Imagine you own a home, a pretty little place in the rural, forested area of the Big Island of Hawaii.
Now imagine that day after day and hour after hour, a stream of molten rock creeps ever so slowly, but ever so relentlessly, towards your home.
There’s nothing you can do but watch as liquid stone bubbles and smokes along the cracks in the forest floor, inching nearer and nearer.
(Video from Honolulu Star Advertiser by USGS)
The vent is ten miles uphill from you but the flow has traveled 9.3 miles and it’s moving at 460 yards each day. It started on June 27th. The progress is unrelenting as the lava seeks the sea.
The U.S. Geological Survey says Kilauea is the youngest volcano on Hawaii Island but youth is relative – Kilauea’s first eruption happened between 300,000 and 600,000 years ago. In any event, this is no time for trivia. The fact is that Kilauea is very active and has been erupting since 1983. The name “Kilauea” means “spewing” or “spreading widely.” This time it may spread to your front door.
Kaohe Homesteads is in the Puna District of Hawaii Island. This is a lush, agricultural district where papaya is a major crop. It is on the edge of the Wao Kele o Puna Forest Reserve, Hawaii’s largest remaining lowland wet forest.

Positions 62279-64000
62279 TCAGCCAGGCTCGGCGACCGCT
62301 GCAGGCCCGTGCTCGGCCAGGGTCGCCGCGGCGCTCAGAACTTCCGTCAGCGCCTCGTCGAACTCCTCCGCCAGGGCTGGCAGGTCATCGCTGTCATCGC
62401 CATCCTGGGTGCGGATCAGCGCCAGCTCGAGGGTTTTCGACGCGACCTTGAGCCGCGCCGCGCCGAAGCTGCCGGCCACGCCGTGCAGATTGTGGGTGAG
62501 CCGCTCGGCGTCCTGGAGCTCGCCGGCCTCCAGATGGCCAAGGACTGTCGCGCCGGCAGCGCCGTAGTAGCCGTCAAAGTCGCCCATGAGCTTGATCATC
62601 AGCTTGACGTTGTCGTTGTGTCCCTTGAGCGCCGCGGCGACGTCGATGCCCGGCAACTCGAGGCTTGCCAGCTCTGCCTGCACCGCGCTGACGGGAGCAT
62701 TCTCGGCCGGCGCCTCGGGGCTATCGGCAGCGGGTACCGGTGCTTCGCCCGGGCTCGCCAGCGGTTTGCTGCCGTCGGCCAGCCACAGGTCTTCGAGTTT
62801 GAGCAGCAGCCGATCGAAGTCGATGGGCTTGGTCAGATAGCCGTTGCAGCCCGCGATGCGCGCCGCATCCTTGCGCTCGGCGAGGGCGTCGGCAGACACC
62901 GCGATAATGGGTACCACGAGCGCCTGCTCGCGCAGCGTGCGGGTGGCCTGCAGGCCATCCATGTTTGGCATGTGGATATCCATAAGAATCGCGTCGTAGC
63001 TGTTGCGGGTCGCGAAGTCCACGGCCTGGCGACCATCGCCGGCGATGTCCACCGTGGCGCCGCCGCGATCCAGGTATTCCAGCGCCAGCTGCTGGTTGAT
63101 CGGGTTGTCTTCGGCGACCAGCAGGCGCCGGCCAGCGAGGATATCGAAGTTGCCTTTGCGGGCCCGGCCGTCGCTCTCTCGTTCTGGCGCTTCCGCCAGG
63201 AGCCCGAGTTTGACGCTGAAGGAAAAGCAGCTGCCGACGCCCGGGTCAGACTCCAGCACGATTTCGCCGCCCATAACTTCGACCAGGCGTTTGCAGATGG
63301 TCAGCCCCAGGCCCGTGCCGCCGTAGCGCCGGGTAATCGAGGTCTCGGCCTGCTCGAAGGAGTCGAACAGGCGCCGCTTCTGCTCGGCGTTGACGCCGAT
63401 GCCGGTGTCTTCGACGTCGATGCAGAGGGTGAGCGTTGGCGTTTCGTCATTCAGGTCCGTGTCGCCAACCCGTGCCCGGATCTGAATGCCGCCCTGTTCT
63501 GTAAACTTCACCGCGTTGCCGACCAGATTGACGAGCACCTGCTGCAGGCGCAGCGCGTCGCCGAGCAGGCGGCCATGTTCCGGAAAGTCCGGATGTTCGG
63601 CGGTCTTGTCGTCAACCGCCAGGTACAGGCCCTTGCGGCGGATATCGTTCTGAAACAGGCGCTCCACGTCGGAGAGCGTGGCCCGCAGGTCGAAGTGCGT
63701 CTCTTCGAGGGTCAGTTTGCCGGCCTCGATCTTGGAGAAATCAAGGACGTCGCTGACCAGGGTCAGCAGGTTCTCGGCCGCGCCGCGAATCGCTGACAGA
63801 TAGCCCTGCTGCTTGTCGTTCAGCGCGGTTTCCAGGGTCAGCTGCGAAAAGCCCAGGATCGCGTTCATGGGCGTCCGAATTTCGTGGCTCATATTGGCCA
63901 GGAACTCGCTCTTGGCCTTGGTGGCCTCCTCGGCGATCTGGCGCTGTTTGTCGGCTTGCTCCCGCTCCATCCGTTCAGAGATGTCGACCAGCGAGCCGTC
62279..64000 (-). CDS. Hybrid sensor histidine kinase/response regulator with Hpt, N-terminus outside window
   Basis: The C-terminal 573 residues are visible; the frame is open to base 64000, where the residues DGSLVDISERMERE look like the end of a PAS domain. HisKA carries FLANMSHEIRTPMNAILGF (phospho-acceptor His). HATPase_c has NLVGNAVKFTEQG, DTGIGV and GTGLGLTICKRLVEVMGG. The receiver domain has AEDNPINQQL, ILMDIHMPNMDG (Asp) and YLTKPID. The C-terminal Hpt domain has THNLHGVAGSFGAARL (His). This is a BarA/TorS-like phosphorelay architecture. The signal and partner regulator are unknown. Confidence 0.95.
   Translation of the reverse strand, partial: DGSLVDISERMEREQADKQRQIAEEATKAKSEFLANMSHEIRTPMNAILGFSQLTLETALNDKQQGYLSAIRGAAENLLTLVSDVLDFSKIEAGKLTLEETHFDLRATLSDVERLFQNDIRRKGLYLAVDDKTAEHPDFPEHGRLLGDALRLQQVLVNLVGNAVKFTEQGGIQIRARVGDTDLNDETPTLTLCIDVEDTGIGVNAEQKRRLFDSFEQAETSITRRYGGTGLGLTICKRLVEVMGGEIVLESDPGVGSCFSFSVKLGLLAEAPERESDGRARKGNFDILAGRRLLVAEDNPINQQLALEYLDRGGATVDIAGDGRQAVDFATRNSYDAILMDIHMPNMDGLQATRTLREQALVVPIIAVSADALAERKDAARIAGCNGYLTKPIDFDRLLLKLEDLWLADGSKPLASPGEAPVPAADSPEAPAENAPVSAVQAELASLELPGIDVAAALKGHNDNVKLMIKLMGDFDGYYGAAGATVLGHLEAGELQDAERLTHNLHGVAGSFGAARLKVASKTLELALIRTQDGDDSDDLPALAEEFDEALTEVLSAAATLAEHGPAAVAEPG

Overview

It seems that you can’t catch a break. Just a few weeks ago Tropical Storm Iselle made landfall here, toppling trees onto homes and disrupting utilities.
The bubbling magma is about 2,000 degrees Fahrenheit (~1,100 degrees Celsius). It burns and melts whatever it touches.
It may soon cut off the road that provides access to your neighborhood. The State and County officials hold meetings every few days but the news is uniformly tough to hear – there’s simply nothing anyone can do to halt the flow.
So far there have been no evacuations. This is not an explosive caldera eruption of the kind that makes the nightly news. No spurts of flaming red goop blasting into the area. This is a slow creep, predictable as to speed if not exactly as to route.
In the meantime, your friends and neighbors have been told to get their livestock rounded up and out of the area, just in case.
Some ask if the flow might be diverted but that’s a sensitive subject here. Kilauea is home to Pele, the Hawaiian volcano goddess. A significant number of your neighbors feel that it’s culturally insensitive to interfere with Pele’s will.
So you go home from the meeting smelling the sulfurous by products of the eruption, seeing the smoke plumes rise up not too far away.
If you’re one of the prepared ones, you’ve been packed up for weeks; otherwise, you’re packing right now.
Either way, within the next few days you may have to leave home and wait for a miracle, a chance of fate or the sight of your home bursting into a ball of flames as the melted rock touches it.
It’s possible that disaster will be averted. It all depends on subtle changes in the topography. The odds are looking rather long right now.
Another side of life in Hawaii for some folks. Send a kind thought their way.